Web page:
In the last few years, more Australians were killed by heatwaves than by road accidents, floods, fires and all other natural disasters combined. Even though experts believe that certain parts of Australia might have problems with extreme cold, however, record-breaking summer heats warn that more heat-related deaths could happen. Heat stress has damaging effects on health, and it has become a public health challenge.
One research has been focusing only on the effects of extreme heat on older people. What is interesting is that the role of urban greenery in helping reduce heat stress for seniors is overlooked. Heat stress especially impacts older people, because of limited mobility and pre-existing medical conditions.
During the summer, older adults have limited options for outdoor activities in cities, because of the design of the urban areas. What needs to be incorporated in public areas to help seniors during the heat is more vegetation volume, more shading in public and thermal design that should reduce heat in certain areas. The easiest and the fastest way to solve this problem is to increase greenery in urban areas.
Ageing adults in Australia need more greenery in the cities
According to the latest reports, 20 per cent of all population will have 60 or more years by 2050. In Australia this number is even higher – 23 per cent. By 2050, one in four Australians will be vulnerable to extreme heat conditions. What is troubling is that the changes in climate could bring even more extreme heat events.
Ageing adults are becoming a significant part of the population in Australia, and because of this, urban centres must be planned to meet their needs. Experts believe that adding more greenery to the centres is a simple and elegant solution to the problem. Furthermore, scientific research has shown that more greenery in urban areas not only improves the overall quality of life but also reduces loneliness and social isolation.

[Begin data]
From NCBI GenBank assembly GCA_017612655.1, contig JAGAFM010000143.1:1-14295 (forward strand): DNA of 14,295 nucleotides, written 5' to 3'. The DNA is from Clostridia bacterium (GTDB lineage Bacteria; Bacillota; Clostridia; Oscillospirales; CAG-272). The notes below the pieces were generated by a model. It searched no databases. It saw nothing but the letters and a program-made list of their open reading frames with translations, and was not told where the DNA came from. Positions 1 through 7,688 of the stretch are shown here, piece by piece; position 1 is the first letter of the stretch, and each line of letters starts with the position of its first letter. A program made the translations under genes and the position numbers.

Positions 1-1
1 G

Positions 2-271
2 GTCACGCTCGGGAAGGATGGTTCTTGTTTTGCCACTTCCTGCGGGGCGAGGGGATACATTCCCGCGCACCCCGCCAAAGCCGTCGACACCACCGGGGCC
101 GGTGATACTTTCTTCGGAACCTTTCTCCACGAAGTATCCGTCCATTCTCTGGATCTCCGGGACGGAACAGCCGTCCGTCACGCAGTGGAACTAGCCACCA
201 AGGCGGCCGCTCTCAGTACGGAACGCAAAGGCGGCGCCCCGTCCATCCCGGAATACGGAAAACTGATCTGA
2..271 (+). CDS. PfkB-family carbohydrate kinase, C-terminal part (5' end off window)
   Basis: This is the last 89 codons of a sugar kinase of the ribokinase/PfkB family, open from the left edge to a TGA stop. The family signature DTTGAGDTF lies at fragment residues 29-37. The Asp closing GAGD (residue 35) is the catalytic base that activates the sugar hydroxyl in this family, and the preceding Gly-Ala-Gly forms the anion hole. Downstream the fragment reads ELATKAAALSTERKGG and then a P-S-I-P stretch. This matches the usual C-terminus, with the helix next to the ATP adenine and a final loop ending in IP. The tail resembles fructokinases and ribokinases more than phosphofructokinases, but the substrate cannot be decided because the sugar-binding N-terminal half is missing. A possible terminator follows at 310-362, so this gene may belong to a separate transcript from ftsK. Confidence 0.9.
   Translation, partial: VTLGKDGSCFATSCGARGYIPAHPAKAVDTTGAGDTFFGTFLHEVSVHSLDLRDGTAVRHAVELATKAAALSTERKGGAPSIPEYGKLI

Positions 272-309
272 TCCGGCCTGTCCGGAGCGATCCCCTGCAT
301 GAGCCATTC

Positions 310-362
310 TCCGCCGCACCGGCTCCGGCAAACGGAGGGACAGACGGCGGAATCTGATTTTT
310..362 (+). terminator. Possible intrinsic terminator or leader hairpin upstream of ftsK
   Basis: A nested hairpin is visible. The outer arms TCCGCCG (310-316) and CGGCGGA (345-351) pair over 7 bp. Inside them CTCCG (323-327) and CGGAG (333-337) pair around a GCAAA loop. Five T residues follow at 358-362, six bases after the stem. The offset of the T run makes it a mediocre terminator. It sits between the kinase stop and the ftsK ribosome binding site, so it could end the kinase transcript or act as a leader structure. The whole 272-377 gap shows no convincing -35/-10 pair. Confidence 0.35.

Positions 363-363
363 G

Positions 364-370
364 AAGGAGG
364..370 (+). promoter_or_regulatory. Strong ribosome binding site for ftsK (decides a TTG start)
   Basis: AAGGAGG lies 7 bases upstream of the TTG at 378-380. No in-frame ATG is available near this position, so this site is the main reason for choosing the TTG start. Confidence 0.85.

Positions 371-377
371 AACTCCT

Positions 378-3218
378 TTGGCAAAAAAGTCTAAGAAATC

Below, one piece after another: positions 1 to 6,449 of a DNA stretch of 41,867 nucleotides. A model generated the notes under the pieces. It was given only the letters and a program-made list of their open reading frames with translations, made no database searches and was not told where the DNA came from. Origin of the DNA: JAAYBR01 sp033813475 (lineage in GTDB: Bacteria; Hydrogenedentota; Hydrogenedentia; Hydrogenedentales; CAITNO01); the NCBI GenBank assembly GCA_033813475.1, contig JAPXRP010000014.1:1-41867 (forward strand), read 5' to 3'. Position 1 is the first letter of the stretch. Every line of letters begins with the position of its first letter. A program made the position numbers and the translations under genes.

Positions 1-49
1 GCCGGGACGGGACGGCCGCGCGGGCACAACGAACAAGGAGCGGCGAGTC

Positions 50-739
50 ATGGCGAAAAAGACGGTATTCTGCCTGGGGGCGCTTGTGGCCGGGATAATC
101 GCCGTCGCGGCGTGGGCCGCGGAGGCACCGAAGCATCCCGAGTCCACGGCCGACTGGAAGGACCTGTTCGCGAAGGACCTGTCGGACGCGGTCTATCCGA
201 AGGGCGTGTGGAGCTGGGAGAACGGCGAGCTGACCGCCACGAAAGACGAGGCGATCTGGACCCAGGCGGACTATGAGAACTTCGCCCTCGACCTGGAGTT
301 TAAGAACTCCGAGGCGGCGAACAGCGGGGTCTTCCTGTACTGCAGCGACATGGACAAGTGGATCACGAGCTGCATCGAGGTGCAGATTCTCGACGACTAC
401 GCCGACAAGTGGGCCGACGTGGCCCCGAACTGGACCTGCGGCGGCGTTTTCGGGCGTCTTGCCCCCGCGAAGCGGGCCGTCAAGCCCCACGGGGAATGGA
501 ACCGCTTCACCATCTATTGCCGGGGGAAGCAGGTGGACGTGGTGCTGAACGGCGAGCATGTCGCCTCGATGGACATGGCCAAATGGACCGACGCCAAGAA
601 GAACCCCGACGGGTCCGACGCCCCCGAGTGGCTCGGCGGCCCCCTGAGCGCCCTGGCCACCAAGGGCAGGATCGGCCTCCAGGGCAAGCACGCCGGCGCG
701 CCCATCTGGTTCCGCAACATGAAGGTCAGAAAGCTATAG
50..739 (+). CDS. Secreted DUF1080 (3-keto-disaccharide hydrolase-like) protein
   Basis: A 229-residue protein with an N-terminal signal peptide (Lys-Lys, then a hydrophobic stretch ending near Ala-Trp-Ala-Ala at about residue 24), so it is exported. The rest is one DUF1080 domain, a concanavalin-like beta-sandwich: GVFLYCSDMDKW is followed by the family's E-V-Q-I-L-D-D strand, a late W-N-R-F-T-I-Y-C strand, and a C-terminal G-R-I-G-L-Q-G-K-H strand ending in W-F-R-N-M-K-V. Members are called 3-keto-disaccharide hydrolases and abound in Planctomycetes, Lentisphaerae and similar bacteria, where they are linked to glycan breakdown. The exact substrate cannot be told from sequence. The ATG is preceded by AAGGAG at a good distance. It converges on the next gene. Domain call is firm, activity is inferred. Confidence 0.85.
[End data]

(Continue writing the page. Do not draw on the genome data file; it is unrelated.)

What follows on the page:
New communities will have to be designed according to the needs of the ageing population. The quality of local areas seriously impacts the overall quality of life of seniors. However, a recent study has shown that the experiences of seniors are not considered when designing a new neighbourhood or a community.
What about senior care?
Older people often have to choose where are they going to live as they age. Usually, they have two options – living in aged care or “age in place”. The second option includes living in own home or living with family or friends. According to official stats, around 90 per cent of all senior Australians choose this option.
On the other hand, if one in ten Australians chooses aged care, it is essential that these facilities should be designed and built to minimise stress caused by heat. This can be good for residents and operators as well. Another problem with these facilities is that most of them were built more than a decade ago when the heat wasn’t that big of a problem as it is now. At the moment there are many facilities built (and there will be more in the future), but whether they are designed to minimise heat stress, it remains to be seen.
What does the research say?
One study that was carried out recently focused on whether the aged care facilities try to minimise heat stress by implementing new design solutions. The participants in the study were senior managers from four different Australian corporate providers of aged care. The research also tried to find out how and why they decided to implement new design solutions.
Some respondents claimed that they had refurbished their facilities with green walls and roofs, accompanied by sensory gardens. These changes have cooling effects, and at the same time they improve mental health and reduce the anxiety of residents. The possibility of doing a single intervention on their facilities, but having multiple benefits is what made the companies realise this is a good idea. Participants in the research stated that introducing the green space was done not only to improve the lives of residents, but also to attract new clients. Furthermore, another benefit that they witnessed is that they had a better working environment for employees.
Another interesting point of view that was shared by participants was about adding more greenery to their facilities. Before adding anything, they first had to think about the possible risk of roots becoming trip hazards. They also had to select certain species that would work in their facilities, because plants that were not appropriate could undermine the whole idea.
Experts agree that more can be done to make it easier for seniors to live in the cities during heatwaves. Adding more greenery is undoubtedly a good start, but another step would be to encourage aged-care facilities to have a greener infrastructure. Furthermore, planning for the future design of the urban areas must take into account seniors who choose to age in place.